Scottish Rugby News and Opinion


A Look At Scott Johnson’s Bikini

Scotland scrum down against Ireland - © Alastair Ross
Scotland scrum down against Ireland - © Alastair Ross

The International Rugby Board has published its annual statistical analysis of the Six Nations. Scott Johnson would have us believe statistics are like bikinis in that it shows a lot but not the whole thing. That may be so but they show enough to give you a good idea of the appeal of what lies beneath.

The report highlights a further drop in the number of tries scored in the tournament. It may be stating the obvious but the 37 tries scored this year is the lowest since the sport turned professional in 1995. The number of penalties scored continues to rise with an average of 6.3 per match being the highest since the Five Nations restarted after the Second World War.

A large part of the report is taken up with analysis of the scrum. There’s a lot of hand wringing in the world of rugby at the moment with many saying something has to be done but a lack of suggestions about what that something might look like. The key message of this report is that it mainly appears to be an issue in games between Tier One nations and mainly one affecting those in the Northern Hemisphere.

The statistics show that England and Wales seem to be trying to win penalties and free kicks from scrums rather than going for possession. Both obtained the ball from their own scrum just 13 times each in the whole tournament but won 37 penalties and free kicks between them. This is contrasted with matches in the 2012 Rugby Championship (the old Tri-Nations) where the scrum was more often a source of possession than points. England and Wales failed to score a try from scrum possession however it produced a total of 47 points for New Zealand and Australia.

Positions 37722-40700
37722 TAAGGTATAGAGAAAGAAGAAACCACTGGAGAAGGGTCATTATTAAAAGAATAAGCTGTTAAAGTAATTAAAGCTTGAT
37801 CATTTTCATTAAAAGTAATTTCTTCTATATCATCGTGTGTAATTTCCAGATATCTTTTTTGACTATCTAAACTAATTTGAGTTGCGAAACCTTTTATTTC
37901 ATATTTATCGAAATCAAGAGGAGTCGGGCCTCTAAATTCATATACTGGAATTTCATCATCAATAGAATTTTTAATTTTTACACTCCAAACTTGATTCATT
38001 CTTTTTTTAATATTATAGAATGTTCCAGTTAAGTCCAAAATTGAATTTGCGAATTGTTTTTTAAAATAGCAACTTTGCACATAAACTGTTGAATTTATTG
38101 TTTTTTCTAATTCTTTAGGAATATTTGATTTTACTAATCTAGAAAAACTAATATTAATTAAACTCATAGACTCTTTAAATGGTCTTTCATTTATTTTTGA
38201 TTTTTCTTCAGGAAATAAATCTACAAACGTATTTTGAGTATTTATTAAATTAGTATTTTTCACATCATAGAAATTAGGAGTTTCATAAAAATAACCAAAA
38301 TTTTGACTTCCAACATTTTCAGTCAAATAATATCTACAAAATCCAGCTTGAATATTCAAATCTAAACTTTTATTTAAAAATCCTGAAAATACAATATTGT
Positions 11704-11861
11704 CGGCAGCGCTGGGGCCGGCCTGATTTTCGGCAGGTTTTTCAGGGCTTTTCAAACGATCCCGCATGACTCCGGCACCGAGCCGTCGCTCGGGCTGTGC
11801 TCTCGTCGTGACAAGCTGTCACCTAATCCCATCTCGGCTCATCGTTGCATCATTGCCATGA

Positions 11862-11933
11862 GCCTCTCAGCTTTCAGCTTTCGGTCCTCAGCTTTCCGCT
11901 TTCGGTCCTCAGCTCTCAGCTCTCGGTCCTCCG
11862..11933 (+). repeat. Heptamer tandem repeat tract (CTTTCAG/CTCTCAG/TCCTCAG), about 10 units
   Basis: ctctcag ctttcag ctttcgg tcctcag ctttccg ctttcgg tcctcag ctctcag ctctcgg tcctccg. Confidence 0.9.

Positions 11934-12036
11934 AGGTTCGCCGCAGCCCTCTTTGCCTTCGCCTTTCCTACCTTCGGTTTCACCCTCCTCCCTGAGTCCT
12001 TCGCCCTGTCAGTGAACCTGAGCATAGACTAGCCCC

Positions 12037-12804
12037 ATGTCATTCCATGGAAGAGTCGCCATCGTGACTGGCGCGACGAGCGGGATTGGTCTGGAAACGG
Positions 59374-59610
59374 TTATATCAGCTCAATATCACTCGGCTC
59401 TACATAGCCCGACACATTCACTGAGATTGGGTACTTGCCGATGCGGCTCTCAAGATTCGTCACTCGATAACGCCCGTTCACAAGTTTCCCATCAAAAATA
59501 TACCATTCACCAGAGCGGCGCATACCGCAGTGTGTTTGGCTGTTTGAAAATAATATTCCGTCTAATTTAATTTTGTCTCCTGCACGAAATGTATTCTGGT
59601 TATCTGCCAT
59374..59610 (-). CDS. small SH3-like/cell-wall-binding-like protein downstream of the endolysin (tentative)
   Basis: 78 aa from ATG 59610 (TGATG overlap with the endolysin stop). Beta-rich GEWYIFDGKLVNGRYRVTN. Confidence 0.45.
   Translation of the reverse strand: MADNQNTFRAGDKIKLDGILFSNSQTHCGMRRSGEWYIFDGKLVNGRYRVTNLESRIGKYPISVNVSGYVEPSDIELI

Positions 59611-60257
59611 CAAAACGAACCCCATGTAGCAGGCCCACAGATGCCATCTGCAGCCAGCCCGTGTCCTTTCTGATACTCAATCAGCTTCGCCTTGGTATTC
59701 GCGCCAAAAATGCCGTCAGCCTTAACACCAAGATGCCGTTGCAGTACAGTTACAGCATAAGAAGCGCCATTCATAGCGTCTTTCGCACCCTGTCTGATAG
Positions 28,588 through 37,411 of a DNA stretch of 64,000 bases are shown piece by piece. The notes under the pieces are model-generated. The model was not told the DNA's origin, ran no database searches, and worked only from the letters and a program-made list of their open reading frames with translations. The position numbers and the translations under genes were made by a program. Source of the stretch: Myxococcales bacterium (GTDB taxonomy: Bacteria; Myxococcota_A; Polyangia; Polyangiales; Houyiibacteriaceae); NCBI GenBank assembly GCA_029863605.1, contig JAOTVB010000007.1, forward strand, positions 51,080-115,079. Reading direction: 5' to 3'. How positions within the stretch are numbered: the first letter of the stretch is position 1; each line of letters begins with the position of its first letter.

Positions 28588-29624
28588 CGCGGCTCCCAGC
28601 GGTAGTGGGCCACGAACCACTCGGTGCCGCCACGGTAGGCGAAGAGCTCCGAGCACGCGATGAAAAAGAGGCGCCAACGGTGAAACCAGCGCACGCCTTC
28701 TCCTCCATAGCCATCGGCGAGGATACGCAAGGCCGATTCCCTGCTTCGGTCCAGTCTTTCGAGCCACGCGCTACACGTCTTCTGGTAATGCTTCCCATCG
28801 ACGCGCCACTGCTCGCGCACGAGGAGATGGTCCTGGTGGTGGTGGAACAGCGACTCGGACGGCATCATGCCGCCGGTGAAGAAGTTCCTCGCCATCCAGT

The report does not say that England and Wales are deliberately trying to win penalties in this way. The report does not say they are cheating and employing dark arts to con referees. The report merely sets out the facts which are repeated here from which you may reach your own conclusions.

Having said that Scotland were the only other side who failed to score a try from scrum possession but for very different reasons. Scotland had lowest success rate in the scrum only winning 70% on their own put in.

As might be expected the statistics for Scotland are a mixed bag. The team scored five tries from inside their own half (England and Ireland scored none) but seven of the nine tries conceded came in the second half. Scotland had the highest success rate from place kicks but conceded most of their tries by kicking to the opposition (four).

Overall the statistics point to what we all suspected. Scotland were going for territory through the boot. They had the lowest passing rate of any team in the tournament with passing an average of 75 times a match with both Centres making a combined total of only fifteen passes across the whole tournament. They also had the highest kicking rate in open play kicking once for every 30.5 seconds of possession a whole ten seconds behind the next closest team (England).